Column: A Call From Arms

The increasing importance of gun control

Zach Harris, Staff Writer

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One hundred and eighty-two deaths Double that in injuries Gun violence on school grounds has created these statistics in the last six years. Seventy-two of those deaths and 131 of the injuries occurred in the last two years. Only three major changes to firearms laws have been passed since 2018. The first banned bump stocks nationwide after the mass shooting in Las Vegas and is being challenged by multiple lawsuits. Eighteen states (not including Kansas) have adopted laws increasing the minimum purchase age for firearms from 18 to 21. The third one, a federal law, prevents those who have been deemed mentally incapable of safely owning a weapon from purchasing one.  The horrifying truth of the minimum age law is that students generally obtain weapons from their own homes, The Wall Street Journal reports.

According to The Daily Telegraph, first-grader Kayla Rolland was killed by her classmate, Dedrick Owens, in  2000. He got the gun from his own home, only to turn and use it to take her life. He was too young to be charged with murder.

In 2018, a 16-year-old male opened fire in the Italy (Texas) High School cafeteria, injuring a 15-year-old girl. He was charged with two counts of aggravated assault, CNN said. The child was tried as an adult, and his parents were given no charges, even though they were the owners of the weapon. The very next day, two died and 14 were injured in a school shooting in Marshall County (Kentucky) High School The shooter was 15 years old, and also obtained the weapon by stealing it from his parents. Should these parents be held responsible for not keeping their weapons secure?

This potential for lethal violence needs to be eradicated.”

Even as recently as Sept. 12, two students brought in firearms to Hocker Grove Middle School, right here in Shawnee. Luckily, no one was harmed, and there was no evidence of intent to harm, but the fact that guns could be brought into a local school is another reminder that our current system does not fully protect us and that we need change.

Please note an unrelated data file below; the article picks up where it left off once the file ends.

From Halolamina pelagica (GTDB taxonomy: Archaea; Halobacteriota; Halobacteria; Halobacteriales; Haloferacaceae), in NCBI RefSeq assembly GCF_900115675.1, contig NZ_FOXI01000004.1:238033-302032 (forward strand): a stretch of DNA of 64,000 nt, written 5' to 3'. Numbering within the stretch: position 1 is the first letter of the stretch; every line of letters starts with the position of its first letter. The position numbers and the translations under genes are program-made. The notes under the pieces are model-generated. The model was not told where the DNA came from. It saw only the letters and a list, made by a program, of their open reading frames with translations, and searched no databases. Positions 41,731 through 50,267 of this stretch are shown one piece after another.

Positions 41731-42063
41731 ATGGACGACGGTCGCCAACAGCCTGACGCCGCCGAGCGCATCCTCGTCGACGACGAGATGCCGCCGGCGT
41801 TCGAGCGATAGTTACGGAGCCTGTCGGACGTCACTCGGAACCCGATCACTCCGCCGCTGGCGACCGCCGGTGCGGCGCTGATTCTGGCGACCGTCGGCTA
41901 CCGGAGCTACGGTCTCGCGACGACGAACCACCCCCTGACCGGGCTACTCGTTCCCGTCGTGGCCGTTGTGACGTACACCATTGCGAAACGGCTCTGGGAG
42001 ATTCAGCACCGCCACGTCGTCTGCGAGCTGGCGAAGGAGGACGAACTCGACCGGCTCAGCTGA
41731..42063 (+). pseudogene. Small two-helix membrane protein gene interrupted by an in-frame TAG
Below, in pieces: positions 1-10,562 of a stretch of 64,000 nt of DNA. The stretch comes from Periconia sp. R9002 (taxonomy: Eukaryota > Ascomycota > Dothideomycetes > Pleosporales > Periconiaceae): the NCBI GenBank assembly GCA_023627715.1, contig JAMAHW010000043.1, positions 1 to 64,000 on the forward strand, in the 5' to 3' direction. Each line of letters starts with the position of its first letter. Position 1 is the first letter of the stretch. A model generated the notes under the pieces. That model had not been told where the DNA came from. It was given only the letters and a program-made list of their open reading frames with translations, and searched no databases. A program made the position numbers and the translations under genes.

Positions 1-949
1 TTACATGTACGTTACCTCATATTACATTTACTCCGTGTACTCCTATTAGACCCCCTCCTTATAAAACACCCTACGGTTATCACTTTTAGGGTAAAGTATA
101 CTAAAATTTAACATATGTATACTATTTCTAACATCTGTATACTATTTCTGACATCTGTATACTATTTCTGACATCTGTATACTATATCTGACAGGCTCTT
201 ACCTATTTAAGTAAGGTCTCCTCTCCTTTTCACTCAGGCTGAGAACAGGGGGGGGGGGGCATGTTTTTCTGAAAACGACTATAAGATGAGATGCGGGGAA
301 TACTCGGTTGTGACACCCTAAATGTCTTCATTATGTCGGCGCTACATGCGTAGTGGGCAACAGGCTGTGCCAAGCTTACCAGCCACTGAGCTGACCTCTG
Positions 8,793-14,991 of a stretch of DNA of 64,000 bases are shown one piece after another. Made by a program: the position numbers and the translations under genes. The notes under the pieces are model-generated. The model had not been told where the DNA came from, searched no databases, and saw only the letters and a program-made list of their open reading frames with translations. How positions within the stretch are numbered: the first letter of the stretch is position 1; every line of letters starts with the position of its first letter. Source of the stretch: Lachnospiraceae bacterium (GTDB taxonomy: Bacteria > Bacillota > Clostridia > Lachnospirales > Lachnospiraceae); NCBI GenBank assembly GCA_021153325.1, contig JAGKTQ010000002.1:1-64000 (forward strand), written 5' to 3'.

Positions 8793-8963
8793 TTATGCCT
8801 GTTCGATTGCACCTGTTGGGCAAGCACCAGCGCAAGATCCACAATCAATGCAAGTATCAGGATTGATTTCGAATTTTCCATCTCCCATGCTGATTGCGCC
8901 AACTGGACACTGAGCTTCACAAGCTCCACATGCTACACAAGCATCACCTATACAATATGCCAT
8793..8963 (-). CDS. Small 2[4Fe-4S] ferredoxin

Current laws aren’t stopping anything. This potential for lethal violence needs to be eradicated. We need more than an age restriction to stop these tragedies. I’m not suggesting we remove all weapons from people’s homes, but some control seems necessary.

However, presidential candidate Beto O’Rourke has a plausible plan for increased gun control. He addressed in one speech, red flag laws, mandatory gun buybacks and national registry for all weapons. I completely agree. No reason exists for anyone to have an AR-15 or any other military-grade weapon at home for protection from a potential invader. O’Rourke’s plan includes reimbursing people to make it easier for citizens to part with these “weapons of war.” A national registry would make it easier to track those whose weapons are  used in a crime. Instead of merely identifying the suspect, the police could also run the weapons serial code to find the owner. Even finding a single round of ammunition would allow police to narrow down suspects. It seems to be a must. Red flag laws would deny anyone with a history of mental issues or aggression the right to a license to own a firearm.

I’m not backing a particular presidential candidate, but it’s time for a change. We should require those who own guns to keep them secured. We should also hold the user as well as the owner responsible for any crimes committed with their weapons. We should institute buyback and red flag laws.

The entire gun control debate always focuses on the rights of gun owners, but are others’ rights not being violated by needing to live in fear of this violence? It’s time for not only a change in these laws but also a change in the mindset used to argue this matter. No one should need to live, work, or go to school in fear of becoming another statistic to further this debate.